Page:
• in addition to the three primary entities, a relationship includes all those who have been part of both our lives. Their voices, their shaping of our beliefs, attitudes and perceptions, and how they may have hurt us may manifest in our minds or be reflected in the other person at any moment.
  • Not all relationships are equal. Some people will not respect or positively respond to my vulnerability or genuine attempts at being in relationship. Choosing wisely about when and where and with whom to share myself is important.
  • Being in relationship is a dance. It is not a linear process, going deeper, deeper, and deeper still. Instead, it is learning how to engage with this person in front of me, different from all others. Which steps do we share and that enable us to flow together? Which steps do we struggle with and how do we develop in them? What causes us to step on each other’s toes or to trip and fall? How do we pick ourselves up and start again? When is it appropriate to let go and move away? When do we choose to return and reconnect?

These things I have learned are about being in relationship with anyone, not just an intimate partner. The degree of intimacy (“in to me see”) and engagement can be contextual, but often it is choice.

Being in relationships is not an easy exercise. It can be deeply rewarding. At the end of the day success is, in my mind, defined by how I have engaged with others, and what I have learnt about being more fully and authentically with others. In the process I will have seen aspects of myself previously unconscious, and encountered challenges that require me to dig deep and develop new capacities. By being in meaningful relationship with others we have the opportunity to learn about ourselves more deeply and intensely than any other way I know.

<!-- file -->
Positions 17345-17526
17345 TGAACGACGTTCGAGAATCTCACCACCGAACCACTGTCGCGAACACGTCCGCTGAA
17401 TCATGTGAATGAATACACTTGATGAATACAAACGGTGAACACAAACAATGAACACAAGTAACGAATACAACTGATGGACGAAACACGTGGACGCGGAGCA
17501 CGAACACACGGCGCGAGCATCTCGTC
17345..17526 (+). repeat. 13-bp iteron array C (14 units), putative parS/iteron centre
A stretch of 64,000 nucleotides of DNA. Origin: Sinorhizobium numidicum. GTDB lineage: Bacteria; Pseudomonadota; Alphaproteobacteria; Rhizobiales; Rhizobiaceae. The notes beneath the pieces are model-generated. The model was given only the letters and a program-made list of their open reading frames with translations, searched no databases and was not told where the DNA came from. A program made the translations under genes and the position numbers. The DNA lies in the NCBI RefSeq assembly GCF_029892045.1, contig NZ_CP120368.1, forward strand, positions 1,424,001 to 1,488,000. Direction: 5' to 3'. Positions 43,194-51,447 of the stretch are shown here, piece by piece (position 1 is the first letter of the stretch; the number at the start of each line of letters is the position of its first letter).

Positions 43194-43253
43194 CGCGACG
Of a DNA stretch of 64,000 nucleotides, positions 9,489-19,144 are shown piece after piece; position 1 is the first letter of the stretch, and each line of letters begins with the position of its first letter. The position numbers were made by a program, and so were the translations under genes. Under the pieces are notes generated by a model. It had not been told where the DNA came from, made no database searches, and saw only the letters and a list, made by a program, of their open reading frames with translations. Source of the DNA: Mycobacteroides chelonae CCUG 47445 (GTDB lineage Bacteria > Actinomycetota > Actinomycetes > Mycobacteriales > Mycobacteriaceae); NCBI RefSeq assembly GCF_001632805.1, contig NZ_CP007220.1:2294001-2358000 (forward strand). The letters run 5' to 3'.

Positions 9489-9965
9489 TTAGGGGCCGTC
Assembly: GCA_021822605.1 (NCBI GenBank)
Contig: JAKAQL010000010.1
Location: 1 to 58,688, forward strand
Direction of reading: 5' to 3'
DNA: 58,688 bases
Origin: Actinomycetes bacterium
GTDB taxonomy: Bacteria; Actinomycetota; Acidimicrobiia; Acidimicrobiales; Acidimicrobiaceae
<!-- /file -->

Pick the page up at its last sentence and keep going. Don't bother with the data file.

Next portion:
What have you learned about being in relationship with others? What gold have you gleaned from your experiences?

Freedom Through Self-Responsibility

The following are examples of behaviours that may be exhibited by someone acting irresponsibly:

  • displaying “poor me”, self-pity, blame and other behaviours that distance themselves from results they are getting in life;
  • withdrawing, being aloof, failing to disclose their true feelings and thoughts, or habitually seeking to please others and otherwise “protect” others (and themselves) from their authentic expression; and
  • seeking to control or take responsibility for others.

To act responsibly means that as a person you do own your outcomes, do express yourself with authenticity, and encourage others to do the same. I have strongly espoused taking responsibility for self. Recently, in a positive way, I gained greater insight into the life-giving value of taking responsibility for myself.

Happy couple in lasting relationship
Lasting, happy relationship

Juanita, my wife, and I hold dialogue sessions when one or other of us needs to surface and work through concerns, misunderstandings, hurts, or other potential or real barriers to our relationship. She called for a dialogue. I wondered what was concerning her, being starkly oblivious to anything I might have done. Being committed to holding a dialogue when needed does not mean they are easy, however I have found them highly beneficial.

Juanita started to share what was up for her. To my surprise, delight and relief, she was choosing to use the dialogue to express gratitude and appreciation to me. One of her particular points was that she experiences a real sense of freedom with me because I take responsibility for myself, examples including: